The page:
Aim for filters with ample biological capacity (externals rank highly) as the alkaline conditions of the water mean that any ammonia present will be in its most toxic form. Flow needn’t be directed any which way in particular, but aim for good circulation through the tank. If there’s just enough ‘lift’ to carry particles out from between shells and into the filter, then you’ll save yourself a lot of work.
What to keep with them
Tank mates need some forward planning. Julidochromis, and cylindrical Neolamprologus types may seem the immediate sensible choice, but go sparingly. All of these fish live close to the base and can soon get under each other’s skin.
Higher water fish are worth a look, especially in larger tanks. Aulonocranus is a good choice, and will keep out of the shellies’ way. I’ve seen shellies mixed with Tropheus types before, too, though this requires a vigilant eye.
Stick to fish from the lake. The temptation is to add fish like bristlenose Ancistrus to help curb algae growth, but these are soft water dwellers that struggle with the chronic onslaught of minerals working through their little kidneys.
That’s about as difficult as it gets. If you can provide the above, then you’ve got the makings of a generic shellie tank.
Told you it was easy, didn’t I?
4 shell dwellers for your aquarium
The frog-faced, bulldog-chinned baby of the shell dwellers, N. brevis is one of the more peaceful species. Still, they’ve drawn blood from me on more than one occasion.
N. brevis are small, fierce, and the species you’ll most likely meet in stores. At a distance, their beige colours aren’t too endearing, but observe closely and you’ll spot blue undertones and warpaint splashes of colour over the cheeks. There are a few regional morphs with unique markings, such as ‘sambia’ and ‘katabe’.
As shellies go, they don’t live in vast congregations, and are the wiser choice if you struggle to source an abundance of shells.
Pronunciation: Nee-oh-lamp-row-low-gus brev-iss.
Size: To 6cm/ 2.4in in adult males.
Water: Hard, alkaline: 7.8–9.0pH, hardness 15-25°H.
Diet: Go easy on flakes. Offer lots of brine shrimp, Cyclops, Daphnia and Calanus. Frozen is fine.
Sexing: Difficult when young, males will eventually be larger than females.
Spawning: Add three females to every male, get the temperature up to 25–26°C/77–79°F and condition with hearty feeds of Cyclops. She’ll duck into a shell and lay eggs while he waits at the entrance. As she exits, he fertilises them without even entering. Then he’ll be shooed away and she’ll look after the young. Eggs hatch in around 24 hours, fry are free swimming after a week. Ensure lots of tiny food like infusoria.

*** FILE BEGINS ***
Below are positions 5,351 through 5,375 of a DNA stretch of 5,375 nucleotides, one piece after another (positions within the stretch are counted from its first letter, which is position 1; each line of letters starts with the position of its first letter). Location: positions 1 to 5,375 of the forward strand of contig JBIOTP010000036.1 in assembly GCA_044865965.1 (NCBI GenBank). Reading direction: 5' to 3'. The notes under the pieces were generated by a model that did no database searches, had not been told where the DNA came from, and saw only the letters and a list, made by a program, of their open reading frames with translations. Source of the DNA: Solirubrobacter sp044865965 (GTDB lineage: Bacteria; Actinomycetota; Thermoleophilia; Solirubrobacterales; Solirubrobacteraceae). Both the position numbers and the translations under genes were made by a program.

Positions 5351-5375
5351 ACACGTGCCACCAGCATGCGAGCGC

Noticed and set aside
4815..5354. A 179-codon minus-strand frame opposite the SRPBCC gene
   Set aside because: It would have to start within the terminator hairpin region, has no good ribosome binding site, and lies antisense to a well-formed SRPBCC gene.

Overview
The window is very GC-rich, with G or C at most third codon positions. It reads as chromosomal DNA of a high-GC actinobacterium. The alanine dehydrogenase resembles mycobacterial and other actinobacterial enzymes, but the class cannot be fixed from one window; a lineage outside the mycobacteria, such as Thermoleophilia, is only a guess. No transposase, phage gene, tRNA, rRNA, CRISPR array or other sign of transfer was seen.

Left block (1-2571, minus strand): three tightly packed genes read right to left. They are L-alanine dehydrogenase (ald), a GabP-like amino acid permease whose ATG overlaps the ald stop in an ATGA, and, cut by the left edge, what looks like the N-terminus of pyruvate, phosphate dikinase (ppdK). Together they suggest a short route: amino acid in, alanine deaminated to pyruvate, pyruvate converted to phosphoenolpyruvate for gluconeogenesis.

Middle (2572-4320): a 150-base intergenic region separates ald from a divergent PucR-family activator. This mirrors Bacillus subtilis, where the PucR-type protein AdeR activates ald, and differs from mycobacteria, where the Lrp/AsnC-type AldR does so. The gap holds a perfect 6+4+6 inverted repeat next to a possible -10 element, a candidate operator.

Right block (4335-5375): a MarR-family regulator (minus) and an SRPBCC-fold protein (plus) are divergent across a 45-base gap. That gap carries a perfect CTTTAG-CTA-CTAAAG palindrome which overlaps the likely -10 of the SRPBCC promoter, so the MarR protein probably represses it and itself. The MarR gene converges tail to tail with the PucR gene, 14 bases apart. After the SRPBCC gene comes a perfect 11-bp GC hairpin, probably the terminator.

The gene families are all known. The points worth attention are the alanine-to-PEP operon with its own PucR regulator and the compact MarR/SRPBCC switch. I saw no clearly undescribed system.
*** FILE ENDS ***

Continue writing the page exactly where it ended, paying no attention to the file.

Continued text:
Maybe the cutest of all, you definitely want deep sand for these fish. They love to bury their shells, making a kind of funnel around the mouths out of the substrate. This has a double effect of concealing the home, and also encouraging tiny organisms to fall in, like a miniature Sarlacc pit from Star Wars. This second feature is especially handy for raising young.
L. ocellatus are good in large colonies, so don’t be shy about stocking. A 120cm/48in tank with a dozen or more of these shellies is a tremendous sight. Smother the base of the tank with shells and leave them to it.
Pronunciation: Lamp-row-low-gus oss-ell-ah-tuss.
Size: To 5.8cm/2.3in.
Water: Hard, alkaline: 7.8–9.0pH, hardness 15–25°H.
Diet: Daphnia, Cyclops and flake food works well.
Sexing: Look at the fin edges. Males have a gold trim, while females have white. Males are also bigger.
Spawning: Just like N. brevis, except the young get a better start by virtue of the funnel shaped shell openings.
More than likely still sold under the older name of Lepidolamprologus hecqui, this is a shell dweller sitting in the middle of the size ranking. These are easily hefty enough to get your finger in their mouths, so while smaller shellies hit and run, these guys grab and swing.
They’ll form harems, with a male dominating, so if you’re keeping groups then keep eyes open for a straggler potentially being bullied. It happens. If you’re tight for space, they’ll behave just fine as a male and female pair. If they spawn, note that nothing — nothing — will be allowed near them, so if your sneaky Julidochromis are getting a hammering, then it’s safe to say there are young around.
Pronunciation: Nee-oh-lamp-row-low-gus heck-key.
Size: To 8cm/3.1in.
Water: Hard, alkaline: 7.8–9.0pH, hardness 15–25°H.
Diet: Daphnia, Calanus, flakes and pellets.
Sexing: Look at adult faces. Males have a bigger, bulldog jaw and a slight bump on the nose. They’re also physically bigger.
Spawning: A conditioned pair left to their own devices at 25°C/77°F will start going through the motions. Fry hatch in 24 hours, free swimming young appear after five days. Feed meaty foods like Walter worms from the free swimming stage.